A glaring lack of outrage

In the days following Sept. 11, 2001, no one really knew what to expect next and both the White House and Congress were ready to do whatever might be needed to protect the American people from another terrorist attack.

We now know that Department of Justice lawyers began feverishly crafting new rules governing the interrogation of terrorists and that when these rules were revealed to Democratic and Republican congressional leaders, none of them questioned the need for what the lawyers called “enhanced” interrogation techniques. Congress wanted to know if the methods being contemplated were tough enough.

Meanwhile, Congress was passing the USA Patriot Act to give government the power to keep a closer eye on what was going on both here and abroad in the name of thwarting the next 9/11. The legislation included both necessary changes in laws outmoded by technology and extraordinary requests for new powers by law enforcement officials who knew they could use its provisions not just against terrorists, but more traditional criminals as well.

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In the atmosphere of the day, the concerns of many liberals and conservatives about measures that weakened Americans’ constitutional protections were ignored. What was worse was the willingness of some to characterize these concerns as “unpatriotic” or a sign of a willingness to “coddle” the nation’s enemies.

The late Paul Weyrich and I were among those who believed that while government should have the power needed to protect us, every request for enhanced power should be viewed by the public critically, if only because history teaches that rights once eroded are rarely restored.

When it came time to “reauthorize” many of the most controversial powers included in the Patriot Act, Justice Department officials were dispatched to meet with Paul in an effort to get him to drop his opposition to some of them. Paul called me afterward to tell me that he was told, in effect, that while the powers being sought were indeed extraordinary, he should realize they wouldn’t be abused because “we are the good guys.”

Paul asked what would happen when those powers fell into the hands of those we regard as “the bad guys.” When it happens, he predicted, those powers will be directed against us.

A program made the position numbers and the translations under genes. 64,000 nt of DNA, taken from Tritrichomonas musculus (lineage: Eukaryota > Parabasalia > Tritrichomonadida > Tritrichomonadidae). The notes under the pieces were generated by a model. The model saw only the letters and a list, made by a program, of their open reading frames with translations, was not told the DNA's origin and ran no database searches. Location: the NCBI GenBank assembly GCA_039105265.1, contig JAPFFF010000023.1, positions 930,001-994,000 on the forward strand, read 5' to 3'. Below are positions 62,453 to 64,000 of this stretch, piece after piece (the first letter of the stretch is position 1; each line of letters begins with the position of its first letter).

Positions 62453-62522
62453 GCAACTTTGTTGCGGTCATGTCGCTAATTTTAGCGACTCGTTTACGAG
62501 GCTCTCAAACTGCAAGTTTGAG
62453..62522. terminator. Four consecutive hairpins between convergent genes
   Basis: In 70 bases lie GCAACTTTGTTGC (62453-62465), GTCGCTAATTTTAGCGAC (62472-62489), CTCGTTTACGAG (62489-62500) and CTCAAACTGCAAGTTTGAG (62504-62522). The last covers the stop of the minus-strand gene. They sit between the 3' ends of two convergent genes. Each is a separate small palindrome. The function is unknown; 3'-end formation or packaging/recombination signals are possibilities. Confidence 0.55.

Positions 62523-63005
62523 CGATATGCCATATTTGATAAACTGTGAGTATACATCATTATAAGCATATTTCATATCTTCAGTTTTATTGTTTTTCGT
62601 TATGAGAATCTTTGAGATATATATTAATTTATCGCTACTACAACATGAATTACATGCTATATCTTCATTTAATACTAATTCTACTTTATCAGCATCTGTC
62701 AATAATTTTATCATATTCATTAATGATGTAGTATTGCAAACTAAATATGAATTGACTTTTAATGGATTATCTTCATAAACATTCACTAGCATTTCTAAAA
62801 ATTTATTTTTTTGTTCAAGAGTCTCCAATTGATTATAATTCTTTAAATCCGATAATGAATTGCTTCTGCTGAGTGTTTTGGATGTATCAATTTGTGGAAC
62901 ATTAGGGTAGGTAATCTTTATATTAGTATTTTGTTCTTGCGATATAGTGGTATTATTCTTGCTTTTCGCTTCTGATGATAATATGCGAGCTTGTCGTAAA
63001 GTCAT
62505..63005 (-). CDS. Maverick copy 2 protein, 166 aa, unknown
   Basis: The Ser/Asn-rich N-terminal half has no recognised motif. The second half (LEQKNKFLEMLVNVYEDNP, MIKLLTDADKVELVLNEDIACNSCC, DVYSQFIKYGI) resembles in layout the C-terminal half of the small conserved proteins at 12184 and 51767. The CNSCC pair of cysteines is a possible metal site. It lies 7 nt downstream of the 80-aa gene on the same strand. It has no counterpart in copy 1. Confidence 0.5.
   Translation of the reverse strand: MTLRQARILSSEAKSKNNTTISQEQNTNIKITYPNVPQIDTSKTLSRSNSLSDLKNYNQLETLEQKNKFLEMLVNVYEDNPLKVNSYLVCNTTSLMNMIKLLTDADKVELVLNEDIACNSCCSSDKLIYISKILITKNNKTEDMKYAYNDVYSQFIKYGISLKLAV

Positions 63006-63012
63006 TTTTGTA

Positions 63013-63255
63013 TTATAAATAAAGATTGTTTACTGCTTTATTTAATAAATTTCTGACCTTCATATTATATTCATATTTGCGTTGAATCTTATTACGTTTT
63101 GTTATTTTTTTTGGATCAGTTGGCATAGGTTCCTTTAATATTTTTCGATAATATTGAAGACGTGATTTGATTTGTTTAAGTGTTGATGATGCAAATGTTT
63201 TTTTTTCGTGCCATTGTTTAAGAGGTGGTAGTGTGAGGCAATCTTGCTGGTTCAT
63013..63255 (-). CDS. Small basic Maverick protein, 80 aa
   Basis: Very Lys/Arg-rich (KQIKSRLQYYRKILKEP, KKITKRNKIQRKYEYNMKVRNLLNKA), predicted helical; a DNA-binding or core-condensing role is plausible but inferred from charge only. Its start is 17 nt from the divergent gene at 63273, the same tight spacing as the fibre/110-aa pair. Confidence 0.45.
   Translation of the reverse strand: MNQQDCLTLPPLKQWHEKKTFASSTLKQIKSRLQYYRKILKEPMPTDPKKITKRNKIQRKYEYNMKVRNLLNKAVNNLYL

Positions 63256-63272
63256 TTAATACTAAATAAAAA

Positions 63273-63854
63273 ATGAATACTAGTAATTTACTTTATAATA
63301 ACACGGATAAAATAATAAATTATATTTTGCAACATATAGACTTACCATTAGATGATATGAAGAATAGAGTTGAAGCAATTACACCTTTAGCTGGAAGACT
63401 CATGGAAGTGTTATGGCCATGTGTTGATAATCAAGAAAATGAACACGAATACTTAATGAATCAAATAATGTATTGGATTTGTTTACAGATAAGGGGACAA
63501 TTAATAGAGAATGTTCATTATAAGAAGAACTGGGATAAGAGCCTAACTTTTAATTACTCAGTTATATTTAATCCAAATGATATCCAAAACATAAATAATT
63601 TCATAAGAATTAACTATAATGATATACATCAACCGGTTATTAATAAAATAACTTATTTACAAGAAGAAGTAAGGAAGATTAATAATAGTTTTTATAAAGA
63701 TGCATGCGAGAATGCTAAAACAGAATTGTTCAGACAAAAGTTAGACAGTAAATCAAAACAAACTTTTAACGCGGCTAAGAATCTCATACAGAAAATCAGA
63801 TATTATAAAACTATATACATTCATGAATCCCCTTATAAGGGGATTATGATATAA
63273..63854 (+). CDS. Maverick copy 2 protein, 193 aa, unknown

That is exactly what’s happening today. I agreed with much of the mostly liberal criticism of the abuses of power that took place in the name of security during the Bush years, but kept telling my liberal friends that I would be interested in how they would react when the shoe was on the other foot … as it is today.

Their reaction thus far has been, as I feared, far from pretty. A liberal president whom they admire has taken office, and his administration is suggesting that government must “keep a closer eye” on the activities of “right-wing extremists” and those who have served in the military because people who believe in such things as the Second Amendment, the right to life and states’ rights constitute a potential threat to our national security. Janet Napolitano, the president’s Homeland Security chief, has served notice that such folks will be monitored by a government with the power and will to keep a close eye on them.

And it has already begun. Although the administration dismissed the recent “tea parties” as paranoid displays by partisan whiners, the FBI was at the same time dispatching surveillance teams to parse organizers’ backgrounds and get pictures of attendees.

Remember when, under different circumstances, but citing a media and political double standard some years ago, Bob Dole demanded to know “Where’s the outrage?” I know where we shouldn’t bother to look: among those self-appointed protectors of our rights who demanded an end to ideological, ethnic or religious profiling during the Bush years, but have gone strangely and hypocritically silent as Obama’s people begin monitoring and demonizing conservatives who every good liberal knows are the only real threat to our national security.   

Where are the civil libertarians, the guardians of the Constitution, when the groups with which they are historically aligned are the perpetrators of the sort of government action they say they oppose? Freedom of speech, assembly and the right to petition one’s government are rights that must be protected for all, or they will prove meaningless. That’s a lesson liberals have yet to learn.

Perhaps, however, some of them will come to their senses when they realize Muslims may no longer be safe in their mosques. After all, like Catholics, they tend to oppose abortion — and that may make them a national security threat to be more closely monitored by our intelligence and law enforcement agencies.

Keene, chairman of the American Conservative Union, can be reached at Keeneacu@aol.com.